There are few places along the Camino the Santiago more significant for the pilgrim than the monastery of San Juan de Ortega, in the Burgos province. Built by the saint of the same name (known in the English speaking world as Saint John the Hermit), the monument has been associated with the pilgrimage to Santiago since its foundation.
Juan de Velázquez was born in the village of Quintanaortuño in 1080, and from his youth he devoted himself to improve the Camino de Santiago, building bridges and paving roads in collaboration with Saint Dominic de la Calzada. The decision of building the monastery came from his pilgrimage to Jerusalem. According to the legend, when traveling back to Spain he suffered a shipwreck, and San Juan prayed to Saint Nicholas, promising to build a chapel in his honor if he survived. He did, so back home he started the work in the zone of the Montes de Oca, close to his hometown.
The San Juan de Ortega monument is comprised by the original chapel, a romanesque church built along it (where the saint is buried), the monastery and the pilgrims’ hospice. From the artistic point of view, the church’s main highlight is the capital of the Annunciation, which depicts the story of the angel Gabriel’s visit to the Virgin Mary.
The miracle of light.
Speaking of this capital, one of the most interesting phenomenoms associated with the monastery takes place in it, the so-called “miracle of light”. Every equinox (March 21 and September 22), at five o’clock (solar time), a ray of sunlight enters the church and illuminates the capital, going from left to right, “telling” the story of the Annunciation.
Besides the remains of Santiago the apostle, one of the most precious treasures that are kept in the Compostela cathedral is the so-called “Codex Calixtinus”, also known as the “first guidebook for the Camino”, written in the XII Century.
The “Codex Calixtinus” is a medieval manuscript dating from year 1140 (approx.), which contains the oldest known copy of the so-called “Liber Sancti Iacobi”, a compilation of sermons, liturgical chants and miracles related to Saint James. There are about twelve copies of this book in Europe, but the oldest one is, as mentioned, the one kept in the cathedral.
The codex, or the “Liber Sancti Iacobi” (if we want to be accurate), begins with a letter supposedly written by Pope Calixtus II (hence the name of the manuscript), and continues with five sections, which contain:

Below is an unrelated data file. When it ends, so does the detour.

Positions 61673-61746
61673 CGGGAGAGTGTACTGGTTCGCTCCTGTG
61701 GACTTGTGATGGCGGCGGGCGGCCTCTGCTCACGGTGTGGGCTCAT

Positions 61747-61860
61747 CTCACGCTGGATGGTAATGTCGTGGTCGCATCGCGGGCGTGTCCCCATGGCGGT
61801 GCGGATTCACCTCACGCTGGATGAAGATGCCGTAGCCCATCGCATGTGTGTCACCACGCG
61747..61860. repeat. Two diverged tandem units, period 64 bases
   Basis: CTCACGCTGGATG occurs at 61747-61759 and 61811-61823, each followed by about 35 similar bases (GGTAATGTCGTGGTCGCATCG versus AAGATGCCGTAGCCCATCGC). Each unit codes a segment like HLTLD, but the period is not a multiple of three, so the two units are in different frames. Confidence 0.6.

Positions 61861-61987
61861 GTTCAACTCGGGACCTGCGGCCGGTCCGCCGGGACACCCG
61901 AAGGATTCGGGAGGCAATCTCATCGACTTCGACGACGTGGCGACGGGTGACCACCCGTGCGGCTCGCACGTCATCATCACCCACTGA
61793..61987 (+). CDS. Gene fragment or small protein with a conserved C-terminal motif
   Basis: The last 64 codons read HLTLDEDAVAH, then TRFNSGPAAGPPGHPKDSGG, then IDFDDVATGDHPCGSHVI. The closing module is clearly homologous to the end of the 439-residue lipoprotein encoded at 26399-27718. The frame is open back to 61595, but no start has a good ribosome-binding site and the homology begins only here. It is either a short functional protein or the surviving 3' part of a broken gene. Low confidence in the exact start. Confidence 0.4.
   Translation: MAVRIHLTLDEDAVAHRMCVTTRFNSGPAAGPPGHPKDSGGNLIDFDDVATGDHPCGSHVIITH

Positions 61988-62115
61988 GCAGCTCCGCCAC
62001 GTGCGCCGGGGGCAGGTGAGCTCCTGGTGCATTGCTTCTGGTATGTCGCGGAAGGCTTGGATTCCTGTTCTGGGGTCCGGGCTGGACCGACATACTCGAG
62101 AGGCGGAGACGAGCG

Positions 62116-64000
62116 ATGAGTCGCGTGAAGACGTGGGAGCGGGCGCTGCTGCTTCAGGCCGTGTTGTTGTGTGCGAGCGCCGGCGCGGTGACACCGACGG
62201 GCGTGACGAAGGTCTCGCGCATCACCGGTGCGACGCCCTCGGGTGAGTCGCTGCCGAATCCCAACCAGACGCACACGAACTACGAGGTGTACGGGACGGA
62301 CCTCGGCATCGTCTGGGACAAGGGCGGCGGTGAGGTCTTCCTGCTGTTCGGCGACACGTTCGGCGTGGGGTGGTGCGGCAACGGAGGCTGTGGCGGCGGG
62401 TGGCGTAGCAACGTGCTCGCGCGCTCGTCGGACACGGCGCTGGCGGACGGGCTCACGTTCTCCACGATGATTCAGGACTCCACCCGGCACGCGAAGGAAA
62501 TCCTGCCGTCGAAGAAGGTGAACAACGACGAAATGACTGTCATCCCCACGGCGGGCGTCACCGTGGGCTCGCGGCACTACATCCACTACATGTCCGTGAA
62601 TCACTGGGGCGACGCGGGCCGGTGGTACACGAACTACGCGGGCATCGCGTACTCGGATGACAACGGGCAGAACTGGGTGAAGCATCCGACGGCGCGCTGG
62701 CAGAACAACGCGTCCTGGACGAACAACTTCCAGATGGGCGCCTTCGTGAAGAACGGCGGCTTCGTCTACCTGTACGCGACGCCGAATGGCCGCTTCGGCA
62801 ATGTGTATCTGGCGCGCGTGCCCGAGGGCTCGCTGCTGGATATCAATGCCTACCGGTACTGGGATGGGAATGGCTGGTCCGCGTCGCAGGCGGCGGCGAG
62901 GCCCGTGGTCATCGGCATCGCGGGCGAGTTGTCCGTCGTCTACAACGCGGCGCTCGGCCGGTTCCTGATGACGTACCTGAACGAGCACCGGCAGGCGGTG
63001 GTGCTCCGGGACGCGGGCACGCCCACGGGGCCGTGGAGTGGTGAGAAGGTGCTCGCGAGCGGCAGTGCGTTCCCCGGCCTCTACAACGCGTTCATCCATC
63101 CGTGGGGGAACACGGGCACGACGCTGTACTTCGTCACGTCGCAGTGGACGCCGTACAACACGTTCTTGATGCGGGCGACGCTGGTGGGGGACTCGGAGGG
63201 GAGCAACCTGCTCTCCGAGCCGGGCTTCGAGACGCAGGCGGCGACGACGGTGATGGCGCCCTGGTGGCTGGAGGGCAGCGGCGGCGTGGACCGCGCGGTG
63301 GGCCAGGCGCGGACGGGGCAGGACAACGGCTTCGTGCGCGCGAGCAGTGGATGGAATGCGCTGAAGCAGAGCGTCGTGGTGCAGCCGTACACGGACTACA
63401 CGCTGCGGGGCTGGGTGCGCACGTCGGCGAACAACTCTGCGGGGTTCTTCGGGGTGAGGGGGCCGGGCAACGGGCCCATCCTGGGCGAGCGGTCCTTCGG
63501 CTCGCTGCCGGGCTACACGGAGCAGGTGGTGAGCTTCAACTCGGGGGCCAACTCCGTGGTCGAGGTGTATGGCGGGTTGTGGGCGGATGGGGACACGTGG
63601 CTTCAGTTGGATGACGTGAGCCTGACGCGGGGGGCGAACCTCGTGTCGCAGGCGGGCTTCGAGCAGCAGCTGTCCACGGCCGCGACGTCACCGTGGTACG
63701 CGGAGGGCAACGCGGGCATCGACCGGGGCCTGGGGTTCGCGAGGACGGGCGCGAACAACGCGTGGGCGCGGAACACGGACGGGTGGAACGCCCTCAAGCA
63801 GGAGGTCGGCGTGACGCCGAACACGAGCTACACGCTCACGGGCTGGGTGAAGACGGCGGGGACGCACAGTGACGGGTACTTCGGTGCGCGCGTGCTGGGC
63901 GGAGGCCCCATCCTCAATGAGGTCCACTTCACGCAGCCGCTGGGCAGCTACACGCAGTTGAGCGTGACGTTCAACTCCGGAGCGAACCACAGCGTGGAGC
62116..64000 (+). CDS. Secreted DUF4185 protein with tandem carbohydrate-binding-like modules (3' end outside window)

- Liturgical texts (sermons, Masses) related to Saint James.
- Accounts of miracles attributed to Saint James.
- A description of how the saint’s body was carried to Compostela. This book contains the first appearance of sea shells as symbols of the pilgrimage, since it describes how pilgrims collected them at the beach as proof of their arrival to Santiago.
- The story of Charlemagne‘s arrival to the Iberian Peninsula and how Saint James appeared to him in a dream (Charlemagne’s iberian military campaign includes his famous defeat in the battle of Roncesvalles,which inspired the “Chanson de Roland”. These events are also described in the book).
- A “guide” for the medieval pilgrim, with a list of rivers, towns, hostels, churches… found along the Camino.
This last book is the best known one, and it’s the one that earned the Codex the nickname of “first pilgrim’s guidebook”. For decades, historians have relied on it for insights about the towns in the Camino during the Middle Ages, as well as details about the pilgrimage during those times.
The book’s authorship has traditionally been attributed to french monk Aymeric Picaud, who joined pope Calixtus II during his pilgrimage to Santiago in 1109, and might have taken the chance to compile the information that appears in Book V. However, many modern historians have doubts about this attribution.
Lastly, we can’t help but mention the occasion where this codex, with hundreds of years of history, jumped to the front pages in 2011, when it disappeared from the Santiago cathedral. After several months of investigation, the police managed to recover it and arrest its thief, a electrician who used to work at the cathedral.
One of the words most frequently associated with the Camino, to the point of finding it in all kinds of contexts during the journey, is “Ultreia!” What does it mean and where does it come from?
“Ultreia” is a latin word, and it literally means “beyond”. It originally appeared in the “Codex calixtinus”, the well known medieval manuscript that constitutes an invaluable document about pilgrimage during the Middle Ages, to the point of being called by some the first “travel guide” for the Camino. In one of the appendices of this manuscript, devoted to religious hymns, we can find this line:
“E ultreia, e suseia,
Deus adiuva nos”
(Go beyond, go higher, protect us God).
“Suseia”, in turn, means “go higher”. The legend says that, in old times, when pilgrims found each other, they exchanged these words as salutation: “¡Ultreia!” “¡Et susaeia!”
If you have ever made the pilgrimage to Santiago, or are currently doing it, you shall know by now how well marked the route is, and you will be quite familiar with the infallible and ubiquitous symbol of the yellow arrow, the standard indicator in every Jacobean route, and the most safe sign that we are in the right path and heading to Santiago.
The symbol of the yellow arrow is relatively recent, and contemporary with the Jacobean pilgrimage revival at mid eighties. Its presence is not incidental or spontaneous, but the result of a huge effort by the man who made the transformation of an almost forgotten old tradition into the mass phenomenon that we know today possible: the Father Elías Valiña (1929-1989), who since 1957, when he was made the parish priest of Santa María do Cebreiro, became the greatest champion of the recovery of the ancient route that passed in front of his church.